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First shots fired


Stay away or I'll shoot: A press photographer, brandishing his gun even as the mob attacks him

HE was dressed like a press photographer.

He sported a multi-pocketed vest that many in the profession put on while on assignment.

He was also carrying a camera as he mingled with a group of about 50 anti-government protesters in Kampung Baru in the heart of the Malaysian capital on Saturday.

But one of the protesters recognised him as an undercover policeman.

That protester then asked him to leave.

As he tried to run away, the mob gave chase and caught up with him, reports said.

The man, seen here howling for help, fired a shot in the air.

It is the first time a gun has been fired since demonstrations broke out over the sacking of former deputy prime minister Anwar Ibrahim.

Anwar was sacked on Sept 2.

Another undercover policemen, in the same crowd, was also recognised by the mob.

He too fired a shot - also into the air.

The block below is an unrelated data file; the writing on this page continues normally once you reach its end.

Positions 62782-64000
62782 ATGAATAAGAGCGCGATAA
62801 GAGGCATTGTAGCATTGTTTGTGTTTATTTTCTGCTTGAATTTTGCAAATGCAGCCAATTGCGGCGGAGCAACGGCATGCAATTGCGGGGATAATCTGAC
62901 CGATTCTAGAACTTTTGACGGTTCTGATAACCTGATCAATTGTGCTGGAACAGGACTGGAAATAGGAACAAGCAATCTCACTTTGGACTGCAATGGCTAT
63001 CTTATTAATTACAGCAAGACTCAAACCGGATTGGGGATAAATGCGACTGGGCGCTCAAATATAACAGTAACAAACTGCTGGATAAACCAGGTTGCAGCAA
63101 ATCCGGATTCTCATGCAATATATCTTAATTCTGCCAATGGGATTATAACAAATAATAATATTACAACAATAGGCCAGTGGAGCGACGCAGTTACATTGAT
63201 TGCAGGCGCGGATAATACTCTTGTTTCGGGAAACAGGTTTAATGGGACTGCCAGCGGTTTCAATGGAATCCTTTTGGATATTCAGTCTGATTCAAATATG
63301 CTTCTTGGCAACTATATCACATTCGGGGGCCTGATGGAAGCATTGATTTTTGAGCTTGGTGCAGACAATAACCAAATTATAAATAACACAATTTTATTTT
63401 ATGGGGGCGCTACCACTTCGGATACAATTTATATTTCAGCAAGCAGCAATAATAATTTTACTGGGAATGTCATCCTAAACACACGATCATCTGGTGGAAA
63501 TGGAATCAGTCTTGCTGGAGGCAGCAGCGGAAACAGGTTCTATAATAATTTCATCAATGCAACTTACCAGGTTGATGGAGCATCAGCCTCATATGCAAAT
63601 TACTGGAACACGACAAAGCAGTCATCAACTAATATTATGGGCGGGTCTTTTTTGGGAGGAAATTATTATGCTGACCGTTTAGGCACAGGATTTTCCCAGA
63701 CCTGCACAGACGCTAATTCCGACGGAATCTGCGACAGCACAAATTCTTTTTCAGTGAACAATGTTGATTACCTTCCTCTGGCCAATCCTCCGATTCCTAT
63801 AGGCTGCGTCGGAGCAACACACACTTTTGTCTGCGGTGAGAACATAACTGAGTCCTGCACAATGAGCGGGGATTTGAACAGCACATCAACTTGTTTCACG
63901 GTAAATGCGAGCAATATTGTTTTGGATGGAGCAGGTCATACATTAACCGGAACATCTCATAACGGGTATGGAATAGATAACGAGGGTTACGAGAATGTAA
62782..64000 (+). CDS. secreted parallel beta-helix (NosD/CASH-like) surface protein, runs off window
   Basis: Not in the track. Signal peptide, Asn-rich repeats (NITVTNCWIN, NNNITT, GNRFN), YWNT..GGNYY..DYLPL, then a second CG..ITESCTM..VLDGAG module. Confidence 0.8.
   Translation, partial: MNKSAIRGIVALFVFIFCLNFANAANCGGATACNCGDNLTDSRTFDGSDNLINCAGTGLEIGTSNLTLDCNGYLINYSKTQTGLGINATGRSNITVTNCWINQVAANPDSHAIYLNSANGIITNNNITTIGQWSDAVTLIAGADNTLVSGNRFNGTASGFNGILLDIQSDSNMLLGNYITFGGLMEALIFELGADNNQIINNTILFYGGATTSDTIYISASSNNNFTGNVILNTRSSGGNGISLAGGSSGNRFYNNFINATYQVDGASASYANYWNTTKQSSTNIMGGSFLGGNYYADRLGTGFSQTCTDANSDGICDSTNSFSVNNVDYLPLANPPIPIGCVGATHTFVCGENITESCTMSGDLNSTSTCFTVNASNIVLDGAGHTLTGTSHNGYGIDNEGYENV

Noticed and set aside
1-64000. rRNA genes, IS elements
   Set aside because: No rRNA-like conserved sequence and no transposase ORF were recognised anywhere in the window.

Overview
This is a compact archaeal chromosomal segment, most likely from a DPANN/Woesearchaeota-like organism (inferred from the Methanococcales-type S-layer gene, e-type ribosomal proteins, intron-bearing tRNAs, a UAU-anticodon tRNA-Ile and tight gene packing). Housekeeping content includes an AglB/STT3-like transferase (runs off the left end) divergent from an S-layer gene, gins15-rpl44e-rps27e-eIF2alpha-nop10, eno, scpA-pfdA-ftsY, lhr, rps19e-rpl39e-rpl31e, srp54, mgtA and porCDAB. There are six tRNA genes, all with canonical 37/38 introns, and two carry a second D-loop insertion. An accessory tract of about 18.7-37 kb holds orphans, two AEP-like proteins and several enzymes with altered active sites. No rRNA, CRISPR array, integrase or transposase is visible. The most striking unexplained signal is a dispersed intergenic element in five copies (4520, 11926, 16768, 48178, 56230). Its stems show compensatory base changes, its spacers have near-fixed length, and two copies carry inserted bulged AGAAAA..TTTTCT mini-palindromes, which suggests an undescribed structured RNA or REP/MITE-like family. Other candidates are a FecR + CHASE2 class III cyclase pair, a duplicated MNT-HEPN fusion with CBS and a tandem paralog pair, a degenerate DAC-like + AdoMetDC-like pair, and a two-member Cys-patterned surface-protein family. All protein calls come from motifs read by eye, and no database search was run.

No one was injured by the two gunshots.

Both policemen, said to be in their 30s, were kicked and punched as they ran from the mob.

They later escaped in a taxi about 150 m away, reports said.

The violence and scuffle of the weekend has marred Malaysia's image even as world leaders gather to talk trade at the Asia-Pacific Economic Cooperation gathering of world leaders this week.

Source: The Straits Times, Wire Services.

'Invite foreigners and lose freedom' 

MALAYSIAN PM Dr Mahathir Mohamad is worried about a handful of Malaysians who keep exposing the country's internal problems to foreigners.

He told Bernama TV that these Malaysians then invite the foreigners to interfere in Malaysia's affairs.

Dr Mahathir warned that if these people continued to do so, then foreigners would decide who should lead Malaysia.

He referred to the situation in 1987, when he was challenged as Umno president and almost half of his cabinet left the party and Umno was subsequently declared unlawful.

"In 1987, there was no foreign interference. We do not seem to be a free and independent country any more.

"Our internal problems are exposed to others. I am worried that if we continue to do so, our freedom will be lost," he said. "This time, except for scores of people who do not hold important posts in the party, the others are giving me full support," he added.